- slide 1 of 6
Easter is a time of hippity-hoppity fun for the little ones in your classroom. Are you looking for a quick and easy craft to do this spring? Just follow these Easter basket making directions for preschool. For preschool classroom parties, hide the finished product along with a few treats for the children to find.
- slide 2 of 6
- One white plastic milk jugs (gallon size) per student
- One white cotton ball per student
- One dark pink craft foam sheet per student
- One white craft foam sheet per student
- Foam craft sheets in various spring colors
- Black permanent markers
- Glue sticks
- Single hole puncher
- 2 brass brads per student
- Easter grass
- Bunny ear pattern (found below)
- slide 4 of 6
The first three directions in making these Easter baskets should be completed ahead of time for your preschool students:
- Cut the pastel craft sheets into 2" wide strips the long way. These will be used as a basket handle. You will need one strip per student.
- Use warm water to thoroughly rinse out the inside of the milk jug. This will help to remove any milk residue and reduce the possibility of a spoiled milk odor later. If you would like the children to help with this step, simply fill the jugs 1/4 of the way full with warm water, replace the caps tightly, and have the children shake the jugs vigorously. Preschool students will find this to be great fun!
- Also use the warm water to soak and remove any stickers or markings adorning the outside of the milk jug. You will only be using the bottom half of the jug for the project, so do not concern yourself with stickers or markings on the top-half of the jug.
- Next, you will cut the jug in half, with your cut line beginning directly below the handle. You may wish to first draw your cut line using a permanent marker. This will help you to cut a straight line. You may find that you need to do some "evening out" to make your basket approximately the same height all around. Also, be certain to look for any rough edges. These should be manicured with your scissors as best as you can. (Don't throw the top half away! If you put the cap back on, it makes a great scoop for your sand and water table. Or, let the children toss a ball back and forth, using the scoop to catch.)
- Using the bunny ear pattern provided, trace and cut out two outer ears using the white craft foam and two inner ears using the dark pink craft foam. Use the leftover dark pink foam to cut out one bunny nose in the shape of a small. Depending on the age and ability level of your students, you may need to assist, either by tracing the patterns ahead of time and allowing the children to do the cutting or by doing all of the cutting yourself and just allowing the students to glue.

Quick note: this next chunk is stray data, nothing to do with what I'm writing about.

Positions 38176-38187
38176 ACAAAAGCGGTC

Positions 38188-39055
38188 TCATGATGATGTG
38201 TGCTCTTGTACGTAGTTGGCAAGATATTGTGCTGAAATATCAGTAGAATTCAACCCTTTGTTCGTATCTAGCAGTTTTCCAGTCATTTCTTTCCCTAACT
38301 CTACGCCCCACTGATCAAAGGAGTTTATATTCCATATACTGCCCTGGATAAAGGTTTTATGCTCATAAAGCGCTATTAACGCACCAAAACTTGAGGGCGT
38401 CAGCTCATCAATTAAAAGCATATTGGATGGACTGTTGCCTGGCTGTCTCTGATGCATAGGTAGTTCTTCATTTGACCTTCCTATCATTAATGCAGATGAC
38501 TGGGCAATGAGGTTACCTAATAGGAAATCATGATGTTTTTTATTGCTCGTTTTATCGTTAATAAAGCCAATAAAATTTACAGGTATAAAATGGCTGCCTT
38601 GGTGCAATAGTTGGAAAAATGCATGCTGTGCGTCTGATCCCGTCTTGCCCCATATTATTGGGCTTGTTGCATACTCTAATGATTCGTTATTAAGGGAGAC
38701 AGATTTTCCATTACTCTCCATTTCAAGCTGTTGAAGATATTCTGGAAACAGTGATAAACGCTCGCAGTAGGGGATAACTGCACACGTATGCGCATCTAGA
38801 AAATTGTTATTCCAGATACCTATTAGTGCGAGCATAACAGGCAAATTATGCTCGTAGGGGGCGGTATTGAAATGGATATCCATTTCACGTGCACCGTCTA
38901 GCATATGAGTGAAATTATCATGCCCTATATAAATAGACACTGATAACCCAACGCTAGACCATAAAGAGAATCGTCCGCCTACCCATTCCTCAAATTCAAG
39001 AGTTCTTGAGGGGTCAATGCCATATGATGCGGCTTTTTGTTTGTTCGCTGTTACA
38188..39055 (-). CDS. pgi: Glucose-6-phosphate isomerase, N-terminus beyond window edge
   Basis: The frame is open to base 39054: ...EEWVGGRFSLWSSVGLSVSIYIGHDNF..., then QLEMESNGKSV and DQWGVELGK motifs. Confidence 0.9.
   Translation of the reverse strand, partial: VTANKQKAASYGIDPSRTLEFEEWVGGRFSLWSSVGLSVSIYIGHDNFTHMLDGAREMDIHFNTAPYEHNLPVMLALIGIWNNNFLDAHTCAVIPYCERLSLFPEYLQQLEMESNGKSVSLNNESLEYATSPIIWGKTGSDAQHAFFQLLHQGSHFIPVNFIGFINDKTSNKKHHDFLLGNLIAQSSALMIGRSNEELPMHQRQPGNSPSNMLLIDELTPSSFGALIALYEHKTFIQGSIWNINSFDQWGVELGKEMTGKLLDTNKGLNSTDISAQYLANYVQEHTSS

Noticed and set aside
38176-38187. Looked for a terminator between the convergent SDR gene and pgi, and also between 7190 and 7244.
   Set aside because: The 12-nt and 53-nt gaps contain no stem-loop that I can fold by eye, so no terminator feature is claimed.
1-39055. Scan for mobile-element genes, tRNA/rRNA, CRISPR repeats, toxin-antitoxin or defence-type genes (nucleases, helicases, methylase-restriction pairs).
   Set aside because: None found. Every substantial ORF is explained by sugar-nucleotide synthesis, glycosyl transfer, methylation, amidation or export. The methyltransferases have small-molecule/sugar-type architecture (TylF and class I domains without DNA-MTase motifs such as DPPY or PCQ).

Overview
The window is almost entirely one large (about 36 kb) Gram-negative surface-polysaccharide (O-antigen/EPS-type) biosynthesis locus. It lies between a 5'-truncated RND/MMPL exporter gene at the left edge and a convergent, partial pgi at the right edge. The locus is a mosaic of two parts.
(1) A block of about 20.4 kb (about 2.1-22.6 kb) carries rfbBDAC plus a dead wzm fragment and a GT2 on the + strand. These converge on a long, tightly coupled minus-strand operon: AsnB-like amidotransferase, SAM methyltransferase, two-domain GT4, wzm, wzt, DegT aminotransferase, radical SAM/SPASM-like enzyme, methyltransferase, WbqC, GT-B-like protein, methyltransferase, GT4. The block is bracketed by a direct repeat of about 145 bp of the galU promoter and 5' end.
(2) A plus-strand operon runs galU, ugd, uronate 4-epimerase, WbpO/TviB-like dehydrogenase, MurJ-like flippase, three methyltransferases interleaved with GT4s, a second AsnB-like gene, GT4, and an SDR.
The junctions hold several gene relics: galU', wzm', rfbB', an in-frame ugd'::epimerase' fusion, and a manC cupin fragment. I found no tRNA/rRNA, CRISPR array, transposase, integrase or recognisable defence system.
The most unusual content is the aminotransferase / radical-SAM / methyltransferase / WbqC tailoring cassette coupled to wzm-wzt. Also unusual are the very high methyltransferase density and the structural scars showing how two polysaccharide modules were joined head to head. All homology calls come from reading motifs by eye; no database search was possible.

- Glue the smaller, dark pink inside ear to the middle of the larger, white outside ear.
- Glue both ears to the front of the basket on the inside so that the pink part is facing to the outside of the basket.
- Glue the pink nose to the front of the basket, a little more than half-way down.
- Using the black permanent marker, have the children draw two eyes, some whiskers, and a mouth. You may wish to demonstrate the directions for this step ahead of time.
- Have the children spread their cotton balls out just a bit - to make them appear large and fluffy.
- The cotton ball should then be glued to the back of the basket - on the outside. This will be the bunny's tail.
- When the students have finished gluing the tail on, they should bring the basket to you.
- Using the hole punch, place holes just below the rim on either side of the basket. Also place an identical hole in either end of the pastel foam strip you are using as a handle.
- Attach the strip to the basket using the brass brads. The strip will form a handle.
- Fill the Easter basket with Eater grass!
- slide 6 of 6
If time simply does not allow for making these adorable bunnies in class, you may want to consider sending a copy of the activity home so that families can work together on the Easter basket making! Directions for preschool families should be spelled out explicitly, with all necessary materials clearly marked. Your students can then use the baskets they made for celebrating Easter at home or bring them back into class for the Easter Bunny to fill there. Either way, the children in your care are bound to have a "hopping" good time with these Easter basket making directions for preschool!
Are you looking to extend this activity? Here is a great list of Easter books for preschool children to use during your read-aloud time, and an example of holiday snacks you make with kids, which you can add to your list of treat ideas for classroom parties.